What we hear of repeatedly sounds more interesting, and we talk more about what is more interesting, which makes it sound even more interesting. This does make a lot of sense if you want to find out what important things are happening in your village. It does not make sense, however, if your job is, say, to decide what’s the most promising experiment to make progress in the foundations of physics. Availability cascades are a driving force in scientific fashion trends and can lead to over-inflated research bubbles with little promise.

  • Post-purchase Rationalization
    This is the tendency to tell ourselves and others that we have not made stupid decision in the past, like, say, pouring billions of dollars in to entirely fruitless research avenues. It is a big obstacle to learning from failure. This bias is amplified by our desire to avoid cognitive dissonance, that is any threat to our self-image as a rationally thinking individual. Post-purchase rationalization is why no experiment in the history of science has ever been a bad investment.

  • Irrational Escalation
    Also known as the “sunk cost fallacy” or “throwing good money after bad.” Irrational Escalation is the argument that you cannot give up now because you have invested so much already. This is one of the main reasons why research agendas survive well beyond the point at which they stopped making sense, see supersymmetry, string theory, or searches for dark matter particles that become heavier and more weakly interacting every time they are not found.

  • Motivated Reasoning
    More collectively known as “wishful thinking,” motivated reasoning is the human tendency to give pep talks and then actually believe the rosy picture we painted ourselves. While usually well-intended, motivated reasoning can result in overly optimistic expectations and an insistence to hold onto irrational dreams. Surely particle physicists are just about to discover some new particle, the next round of experiments will find that dark matter candidate, etc.
There are practical measures you can implement to alleviate these biases, both in your institution and in your personal work-life. In the appendix of my book I list a few. But the most important step is that you acknowledge the existence of these biases whenever you evaluate information and at least try to correct your assessment.

The more people have told you that a crappy scientific method is okay, the more likely you are to believe it is okay. Keep that in mind next time a BSM phenomenologist tells you it is totally normal when a scientific discipline makes wrong predictions for 40 years.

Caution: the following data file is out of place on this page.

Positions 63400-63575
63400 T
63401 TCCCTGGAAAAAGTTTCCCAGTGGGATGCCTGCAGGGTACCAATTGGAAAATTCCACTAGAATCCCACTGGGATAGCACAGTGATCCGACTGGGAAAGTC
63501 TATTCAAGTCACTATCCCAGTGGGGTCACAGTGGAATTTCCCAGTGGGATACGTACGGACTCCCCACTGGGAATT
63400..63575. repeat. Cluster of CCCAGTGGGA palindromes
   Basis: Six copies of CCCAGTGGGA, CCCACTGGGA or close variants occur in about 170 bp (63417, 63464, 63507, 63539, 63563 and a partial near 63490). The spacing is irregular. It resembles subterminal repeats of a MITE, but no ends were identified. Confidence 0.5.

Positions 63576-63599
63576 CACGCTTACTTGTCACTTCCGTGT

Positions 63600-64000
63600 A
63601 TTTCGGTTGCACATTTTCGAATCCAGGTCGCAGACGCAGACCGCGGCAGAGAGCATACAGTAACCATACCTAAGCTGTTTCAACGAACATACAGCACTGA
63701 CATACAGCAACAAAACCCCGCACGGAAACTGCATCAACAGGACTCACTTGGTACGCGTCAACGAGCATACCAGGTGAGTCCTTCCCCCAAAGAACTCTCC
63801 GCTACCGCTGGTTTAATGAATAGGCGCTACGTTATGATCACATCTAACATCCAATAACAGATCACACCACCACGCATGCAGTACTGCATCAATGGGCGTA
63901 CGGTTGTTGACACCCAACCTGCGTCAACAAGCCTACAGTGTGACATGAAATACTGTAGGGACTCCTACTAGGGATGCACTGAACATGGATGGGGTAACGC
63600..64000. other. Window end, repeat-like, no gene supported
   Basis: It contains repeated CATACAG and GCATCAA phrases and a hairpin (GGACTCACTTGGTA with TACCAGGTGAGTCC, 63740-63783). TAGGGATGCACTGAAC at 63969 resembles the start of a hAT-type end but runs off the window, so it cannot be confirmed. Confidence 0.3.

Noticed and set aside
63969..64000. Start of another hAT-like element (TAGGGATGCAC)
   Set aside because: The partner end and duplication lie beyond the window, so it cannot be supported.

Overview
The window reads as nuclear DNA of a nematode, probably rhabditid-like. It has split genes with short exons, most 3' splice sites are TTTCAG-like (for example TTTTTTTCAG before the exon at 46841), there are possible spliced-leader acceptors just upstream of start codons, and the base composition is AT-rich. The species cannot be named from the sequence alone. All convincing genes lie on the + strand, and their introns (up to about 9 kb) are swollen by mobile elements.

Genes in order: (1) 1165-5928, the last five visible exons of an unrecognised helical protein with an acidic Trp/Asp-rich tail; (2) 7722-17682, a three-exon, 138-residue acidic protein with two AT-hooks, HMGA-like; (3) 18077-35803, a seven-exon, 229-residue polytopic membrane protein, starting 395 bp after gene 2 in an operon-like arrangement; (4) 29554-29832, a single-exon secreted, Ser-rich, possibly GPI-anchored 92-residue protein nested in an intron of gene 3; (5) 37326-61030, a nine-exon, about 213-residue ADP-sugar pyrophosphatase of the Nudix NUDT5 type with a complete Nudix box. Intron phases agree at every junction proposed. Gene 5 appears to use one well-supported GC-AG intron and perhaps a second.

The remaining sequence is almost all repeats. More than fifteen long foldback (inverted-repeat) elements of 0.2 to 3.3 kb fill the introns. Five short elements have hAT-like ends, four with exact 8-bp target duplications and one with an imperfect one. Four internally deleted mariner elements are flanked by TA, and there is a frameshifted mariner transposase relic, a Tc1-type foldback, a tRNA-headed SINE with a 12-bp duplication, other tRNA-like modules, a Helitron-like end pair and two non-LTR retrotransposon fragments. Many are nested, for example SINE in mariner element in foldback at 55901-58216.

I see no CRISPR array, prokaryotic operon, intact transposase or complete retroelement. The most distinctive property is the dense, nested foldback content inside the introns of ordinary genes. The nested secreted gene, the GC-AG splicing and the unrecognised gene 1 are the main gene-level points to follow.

The easiest way to see that particle physics has a big problem with cognitive biases is that members of this community deny they even have biases and refuse to do anything about it.

The topic of cognitive biases has been extensively covered elsewhere, and I see no use in repeating what others have said better. Google will give you all the information you need. Some good starting points are:


  1. Are there communities that you feel are especially good at avoiding cognitive biases? I've encountered a few that focus quite a bit on identifying them, but don't seem substantially better at avoiding them in practice.

    1. Hi Matt,

      At least in my limited experience, philosophers of science are better at avoiding logical fallacies, and it seems to me that this helps reduce the impact of cognitive biases.

      The economists I know also tend to be aware of the impacts that cognitive biases have, but by and large it doesn't seem to help their discipline all that much. (Also, the sample of economists I know is pretty skewed. Everyone I can think of seems to have a background in physics - probably not very representative.)

      The big issue here is that while it is possible to prevent some cognitive biases by oneself, alleviating social biases is ultimately something that requires an organizational change.

      (I believe it is impossible to entirely avoid cognitive biases, but scientists could certainly do better than they do now.)

  2. Hi Sabine
    Nice work (as ever). I would add the ``Halo effect'' where we have some cult of personality elements at work.

    1. Hi Arennie,

      I mention the halo effect in my book. It certainly plays a role in public discourse, but I think it is less at play in particle physics. At least I cannot think of any example.